“Its all right. Relax.”
“Listen, when I was a kid I was a tough guy too. I used to show up for work with a black eye three or four times a month. But I made it into the job every day. On time. I worked my way up.”
I didn’t answer.
Chinaski makes us feel sorry for the capitalist class and its minions, even though he’s the one being put out of work. In the above episode, Chinaski is the dignified one, trying to lend humanity to the employer. And yet, wasn’t he the one showing up late to work every day? This stubbornness lets others equally enslaved feel superior. This is Chinaski’s act of mercy.
When Chinaski gets a job at an auto parts warehouse, he gets into the habit of playing the horses, rushing off from work a little before 5 p.m. to make it to Hollywood Park in time to place the bets. At work, he starts doing “less and less.” This is what happens at the inevitable firing scene:
“You knew we were going to let you go?”
“Bosses are never hard to fathom.”
“Chinaski, you haven’t been pulling your weight for a month and you know it.”
“A guy busts his damned ass and you don’t appreciate it.”
“You haven’t been busting your ass, Chinaski.”
I stared down at my shoes for some time. I didn’t know what to say. Then I looked at him. “I’ve given you my time. It’s all I’ve got to give–it’s all any man has. And for a pitiful buck and a quarter an hour.”
“Remember you begged for this job. You said your job was your second home.”
” . . .my time so that you can live in your big house on the hill and have all the things that go with it. If anybody has lost anything on this deal, on this arrangement . . .I’ve been the loser. Do you understand?”
He’s right. Your time is the only thing worth having. Why should any system that demands a worthless bargain, where you give up most of your time, your most precious (your only) possession, for the right to be able to eat and sleep under a roof, be worth defending? It’s slow death, and we accept it. After getting fired from this job, Chinaski demands unemployment: we need to be paid not to work, now that the link between labor and value has been broken in the post-scarcity era.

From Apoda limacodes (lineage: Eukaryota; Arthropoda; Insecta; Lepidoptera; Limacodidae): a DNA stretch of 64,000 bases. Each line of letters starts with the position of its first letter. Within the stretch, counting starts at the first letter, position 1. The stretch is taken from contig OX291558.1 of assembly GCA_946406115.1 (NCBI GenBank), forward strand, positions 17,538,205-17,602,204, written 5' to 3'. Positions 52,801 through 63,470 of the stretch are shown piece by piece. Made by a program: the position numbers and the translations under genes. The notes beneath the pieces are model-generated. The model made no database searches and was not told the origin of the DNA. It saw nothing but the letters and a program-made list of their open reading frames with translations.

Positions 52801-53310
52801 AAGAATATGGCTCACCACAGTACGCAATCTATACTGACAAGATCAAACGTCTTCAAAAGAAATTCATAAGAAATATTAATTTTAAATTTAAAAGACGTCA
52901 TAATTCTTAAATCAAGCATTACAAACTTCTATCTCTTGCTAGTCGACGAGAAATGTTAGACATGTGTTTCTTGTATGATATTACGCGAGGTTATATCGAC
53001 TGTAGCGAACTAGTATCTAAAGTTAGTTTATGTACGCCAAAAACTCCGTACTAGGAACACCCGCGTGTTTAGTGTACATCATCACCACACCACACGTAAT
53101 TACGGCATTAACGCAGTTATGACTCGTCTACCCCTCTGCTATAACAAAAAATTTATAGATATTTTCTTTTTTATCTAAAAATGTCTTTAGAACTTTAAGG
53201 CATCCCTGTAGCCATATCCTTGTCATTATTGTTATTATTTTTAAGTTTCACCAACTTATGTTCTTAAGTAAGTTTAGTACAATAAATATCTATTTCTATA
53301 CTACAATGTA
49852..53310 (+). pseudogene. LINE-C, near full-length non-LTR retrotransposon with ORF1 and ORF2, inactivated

Does serious protest lend any kind of dignity to the worker? If all work under capitalism is demeaning, why not perform poorly, even though you’re smart enough to do the job well? Is any other response rational, dignified?
In capitalism, we’re all “extra ball-bearings.” We’re all “faceless, sexless, sacrificial,” despite the fancy propaganda. How long can you make the next job last? And if you can make it last a long time, is that the ultimate defeat?
Refusal of work means that you have given up the deceptive fight to ameliorate its conditions. The Fordist model–mechanization of work–is no longer limited to the industrial proletariat. The work ethic itself is the problem. In Marcuse’s terms, Chinaski is overturning the “performance principle” through which the current system of domination works. Nothing less will do.
ANIS SHIVANI studied economics at Harvard, and is the author of two novels, The Age of Critics and Memoirs of a Terrorist. He welcomes comments at: Anis_Shivani_ab92@post.harvard.edu